Press Releases

OFWs allowed to do internet voting by 2025; COMELEC to grant Salceda request for exemption from election spending ban for Mayon evacuation

August 1st, 2023

House Ways and Means Chair Joey Sarte Salceda (Albay, 2nd district) manifested today his full support for the move by the Commission on Elections to allow overseas Filipino workers to vote through the internet by 2025. Salceda made the statement during the meeting of the House Committee on Suffrage and Electoral Reforms today.

“I express my support for the COMELEC’s efforts to allow OFW voting fully through the internet by 2025, contingent on a system that protects secret voting and can be audited,” Salceda said.

Salceda also said he will support the COMELEC’s request, through Chairman George Garcia, to provide funding for internet voting, which was slashed from the National Expenditure Program.

“Of course, we hope the system is anonymized and encrypted, as is the case in the countries that do it best,” Salceda added.

Salceda also asked Garcia if the COMELEC has already conducted a “beauty pageant” for procuring the systems to be used for online OFW voting.

Salceda also cited that “the only country so far with a nationally pervasive electronic voting system is Estonia.”

Garcia confirmed that the COMELEC was given a demonstration of Estonia’s voting system weeks ago.

COMELEC to grant Salceda request for spending ban exemption for Mayon evacuation

Salceda also asked Garcia to clarify when the election spending ban will begin, and told the COMELEC Chair that he has submitted a July 22 request from the COMELEC for the exemption from the spending ban.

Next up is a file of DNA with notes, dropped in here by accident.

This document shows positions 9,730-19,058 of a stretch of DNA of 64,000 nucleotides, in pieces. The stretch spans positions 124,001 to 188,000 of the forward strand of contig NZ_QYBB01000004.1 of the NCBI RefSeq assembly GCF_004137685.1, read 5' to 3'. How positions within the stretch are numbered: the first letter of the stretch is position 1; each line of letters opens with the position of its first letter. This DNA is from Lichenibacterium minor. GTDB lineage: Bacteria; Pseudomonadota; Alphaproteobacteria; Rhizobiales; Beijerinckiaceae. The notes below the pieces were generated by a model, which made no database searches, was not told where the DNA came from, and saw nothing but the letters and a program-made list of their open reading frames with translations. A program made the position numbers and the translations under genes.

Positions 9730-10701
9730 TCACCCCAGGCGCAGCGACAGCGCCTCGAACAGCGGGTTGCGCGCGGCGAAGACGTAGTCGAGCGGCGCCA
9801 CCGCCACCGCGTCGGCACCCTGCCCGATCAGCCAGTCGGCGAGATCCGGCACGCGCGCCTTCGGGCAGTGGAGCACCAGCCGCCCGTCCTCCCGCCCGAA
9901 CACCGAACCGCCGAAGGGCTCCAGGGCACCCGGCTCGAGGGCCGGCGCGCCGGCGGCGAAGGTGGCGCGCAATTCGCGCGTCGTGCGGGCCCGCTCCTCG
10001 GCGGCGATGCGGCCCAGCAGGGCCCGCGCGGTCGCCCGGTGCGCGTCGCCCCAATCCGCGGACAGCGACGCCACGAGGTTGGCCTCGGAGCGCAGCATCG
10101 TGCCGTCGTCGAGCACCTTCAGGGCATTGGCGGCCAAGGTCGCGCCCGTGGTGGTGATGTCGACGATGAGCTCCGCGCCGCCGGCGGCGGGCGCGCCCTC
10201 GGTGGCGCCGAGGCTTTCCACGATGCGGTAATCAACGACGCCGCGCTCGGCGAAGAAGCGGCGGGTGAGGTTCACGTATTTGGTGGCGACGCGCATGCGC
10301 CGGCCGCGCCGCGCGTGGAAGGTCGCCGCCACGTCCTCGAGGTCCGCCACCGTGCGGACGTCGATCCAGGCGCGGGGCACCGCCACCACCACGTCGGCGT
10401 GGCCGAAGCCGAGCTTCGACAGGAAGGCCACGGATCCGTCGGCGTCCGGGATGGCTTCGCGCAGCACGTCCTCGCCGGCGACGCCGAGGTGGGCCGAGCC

“On the election spending ban, what happens to the evacuees? Will we stop feeding them?” Salceda asked.

Garcia replied that “for humanitarian efforts, the COMELEC will surely allow” the activities and that “anyone can submit a request for exemption.”

Salceda replied that he has submitted a letter to the COMELEC on the matter.

In his letter, Salceda wrote that “Evacuation efforts typically follow a 45-day, 90-day, or 110-day period based on historical experience. Because warning signs of an imminent violent eruption come and go, evacuation efforts must continue until volcanic activity clearly subsides or until a violent eruption actually occurs. Until then, evacuees will require food aid, training activities, cash-for-work programs, and other socioeconomic support to replace economic activities they are barred from doing due to the evacuation orders.”

Garcia told Salceda that he could proceed with humanitarian activities during the ban, and assured Salceda that the Commission will “act promptly” on his request.

“Of course, I appreciate the express permission from the COMELEC Chair, and I trust him fully. But, for clarity, we would still benefit from something in writing,” Salceda added.

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